The Times attends an event starring the GOP’s latest heart-throb
To a spectator unaccustomed to modern Republican populism, the crowd that jammed the stands and wandered the infield at Rudy’s Country Store and B-B-Q Stadium in Amarillo, Texas, home of the Armadillos minor league baseball team, may have sounded restive, even hostile, with the usual excited murmurs and laughter of a political rally punctuated by angry, urgent exchanges full of expletives that seemed destined to escalate to violence and — stranger still, even in these post-Trump times — cries of “ka-boom!” and “at-at-at-at-at!” apparently meant to emulate gunfire.
Some of the spectators did express resentment that stadium management insisted no guns be allowed into the park. There was booing from the stands when security nabbed some teenagers climbing the outfield bullpen fence with rifles slung over their shoulders. “What the fuck,” cried Charlie Bobo, a local Uber driver/roofing technician, shirtless in a jean vest with PENA IN YOUR FACE written in Elmer’s Glue on the back, his lanky arms spread imploringly. “We wouldn’t even be here if it wasn’t for guns!”
One gets the impression Bobo speaks for many here. In the year since the Republican Solomon Peña was arrested for arranging to have the homes of several Democrats he blamed for his failed New Mexico House of Representatives campaign shot up by thugs, and the six months since he emerged from the house arrest to which he was sentenced for it, Peña’s star has risen meteorically in the national Republican Party.
For example, Peña is constantly name-checked by Republicans in Congress, with Georgia Rep. Marjorie Taylor Greene famously offering to “take a bite of his churro,” followed by a Twitter discussion of whether this was meant as a sexual advance or a physical threat that raged for days and was lampooned on Saturday Night Live. Texas Republican Senator Ted Cruz has referred to him as “mi hermano mano.”
Polls show Peña, who lost his 2022 New Mexico House race by 48 points, is now drawing double-digit support in Republican presidential polls, and both Donald Trump and Ron DeSantis have hinted that they will consider him for a running mate if they’re nominated.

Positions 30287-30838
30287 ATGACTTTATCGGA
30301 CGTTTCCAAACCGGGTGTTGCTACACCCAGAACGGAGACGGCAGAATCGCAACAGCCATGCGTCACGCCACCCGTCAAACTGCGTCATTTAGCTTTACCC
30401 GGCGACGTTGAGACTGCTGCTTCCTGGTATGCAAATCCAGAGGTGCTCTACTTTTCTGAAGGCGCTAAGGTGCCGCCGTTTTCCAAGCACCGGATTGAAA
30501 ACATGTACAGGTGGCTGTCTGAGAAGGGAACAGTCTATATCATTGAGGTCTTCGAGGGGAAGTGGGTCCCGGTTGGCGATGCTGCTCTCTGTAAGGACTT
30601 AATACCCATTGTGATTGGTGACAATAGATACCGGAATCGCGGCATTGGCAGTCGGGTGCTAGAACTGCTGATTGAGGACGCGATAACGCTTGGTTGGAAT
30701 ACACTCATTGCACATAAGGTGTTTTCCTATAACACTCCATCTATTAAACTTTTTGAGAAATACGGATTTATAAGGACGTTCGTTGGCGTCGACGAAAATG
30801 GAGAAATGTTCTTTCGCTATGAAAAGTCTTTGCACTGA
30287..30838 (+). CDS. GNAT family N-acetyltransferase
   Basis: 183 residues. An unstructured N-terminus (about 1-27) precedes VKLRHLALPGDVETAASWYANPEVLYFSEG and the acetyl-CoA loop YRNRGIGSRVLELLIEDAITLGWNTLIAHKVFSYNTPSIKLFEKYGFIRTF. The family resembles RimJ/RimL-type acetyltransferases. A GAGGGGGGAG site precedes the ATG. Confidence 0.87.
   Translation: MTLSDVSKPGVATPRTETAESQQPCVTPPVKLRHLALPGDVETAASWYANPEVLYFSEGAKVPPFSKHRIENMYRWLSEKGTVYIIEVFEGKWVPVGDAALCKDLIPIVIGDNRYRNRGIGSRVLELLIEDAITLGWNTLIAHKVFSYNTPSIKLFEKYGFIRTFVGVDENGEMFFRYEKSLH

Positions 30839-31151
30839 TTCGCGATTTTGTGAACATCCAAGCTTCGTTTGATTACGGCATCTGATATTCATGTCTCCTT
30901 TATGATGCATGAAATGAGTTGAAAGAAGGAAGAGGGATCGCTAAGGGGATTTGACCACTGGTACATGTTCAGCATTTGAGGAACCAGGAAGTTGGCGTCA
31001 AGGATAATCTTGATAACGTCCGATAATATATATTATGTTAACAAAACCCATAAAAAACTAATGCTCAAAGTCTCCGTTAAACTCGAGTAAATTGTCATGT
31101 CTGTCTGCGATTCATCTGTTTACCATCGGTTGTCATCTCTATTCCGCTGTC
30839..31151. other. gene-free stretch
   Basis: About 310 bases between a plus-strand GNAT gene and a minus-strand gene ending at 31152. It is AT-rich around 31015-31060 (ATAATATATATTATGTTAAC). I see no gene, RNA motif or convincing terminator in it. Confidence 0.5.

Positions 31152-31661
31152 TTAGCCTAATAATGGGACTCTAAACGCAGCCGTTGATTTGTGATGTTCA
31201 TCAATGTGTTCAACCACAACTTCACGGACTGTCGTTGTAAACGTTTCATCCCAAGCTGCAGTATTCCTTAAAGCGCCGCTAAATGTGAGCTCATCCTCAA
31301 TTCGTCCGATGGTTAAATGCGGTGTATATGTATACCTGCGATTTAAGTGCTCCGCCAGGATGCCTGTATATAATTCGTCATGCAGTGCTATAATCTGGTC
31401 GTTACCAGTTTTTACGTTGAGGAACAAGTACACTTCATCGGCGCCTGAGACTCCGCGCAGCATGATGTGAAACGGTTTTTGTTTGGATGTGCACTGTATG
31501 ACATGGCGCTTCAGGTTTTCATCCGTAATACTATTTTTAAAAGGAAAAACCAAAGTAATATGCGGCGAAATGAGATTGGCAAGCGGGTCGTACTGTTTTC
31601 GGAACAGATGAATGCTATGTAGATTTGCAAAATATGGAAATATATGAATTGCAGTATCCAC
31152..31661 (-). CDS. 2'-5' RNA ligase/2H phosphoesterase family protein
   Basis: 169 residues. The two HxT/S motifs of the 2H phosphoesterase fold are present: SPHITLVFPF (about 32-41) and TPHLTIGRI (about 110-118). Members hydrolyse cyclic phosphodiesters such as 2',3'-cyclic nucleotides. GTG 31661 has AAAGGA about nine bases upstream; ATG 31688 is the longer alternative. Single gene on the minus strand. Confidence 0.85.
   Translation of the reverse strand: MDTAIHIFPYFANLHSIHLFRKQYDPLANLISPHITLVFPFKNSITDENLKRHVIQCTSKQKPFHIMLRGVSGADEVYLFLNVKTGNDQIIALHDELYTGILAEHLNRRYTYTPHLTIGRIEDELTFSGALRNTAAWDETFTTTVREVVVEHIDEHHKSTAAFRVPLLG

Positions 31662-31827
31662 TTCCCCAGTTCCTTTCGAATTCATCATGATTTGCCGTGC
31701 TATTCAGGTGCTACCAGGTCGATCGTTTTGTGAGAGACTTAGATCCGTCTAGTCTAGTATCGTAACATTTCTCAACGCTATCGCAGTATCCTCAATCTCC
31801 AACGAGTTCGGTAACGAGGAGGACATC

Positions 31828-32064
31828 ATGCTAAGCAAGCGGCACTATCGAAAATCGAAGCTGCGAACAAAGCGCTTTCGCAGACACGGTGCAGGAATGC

“Solomon Peña shows the kind of refusal to knuckle under that we admire in patriots like Kari Lake and Michael Peroutka,” DeSantis said in a recent press conference. “That he’s willing to go to such great lengths to make his point shows that, like all of us, he is not afraid to fight, and I mean physically fight, for the sacred causes of liberty and heterosexuality.”
“What Sol did — I call him Sol — is just beautiful,” Trump said at a recent campaign appearance at a Minot, North Dakota Department of Motor Vehicles parking lot, “No seriously, it’s a beautiful thing because when these people try this on you, you just look ‘em in the eye and take out two great big guns and go bing bang, ching chang chung… that was the gun shooting the Democrats, by the way, nothing against the Chinese who are very dear friends of mine, don’t kid yourself.”
Suddenly the music — a mix of Kid Rock, Lynyrd Skynyrd, and Norteño — faded and, accompanied by uniformed guards and enthusiastic applause, Peña sauntered from the Armadillos’ bullpen to a small makeshift stage set over the pitcher’s mound. As often in his appearances in states near his native New Mexico, Peña wore an embroidered Western shirt, an oversized cream-colored ten-gallon hat, black jeans, a loaded double holster belt, and cowboy boots, and brandished two Smith & Wesson 327 TRR8 revolvers that had been engineered to shoot thirty-foot streams of red, white, and blue sparks, which he showed off to wild applause.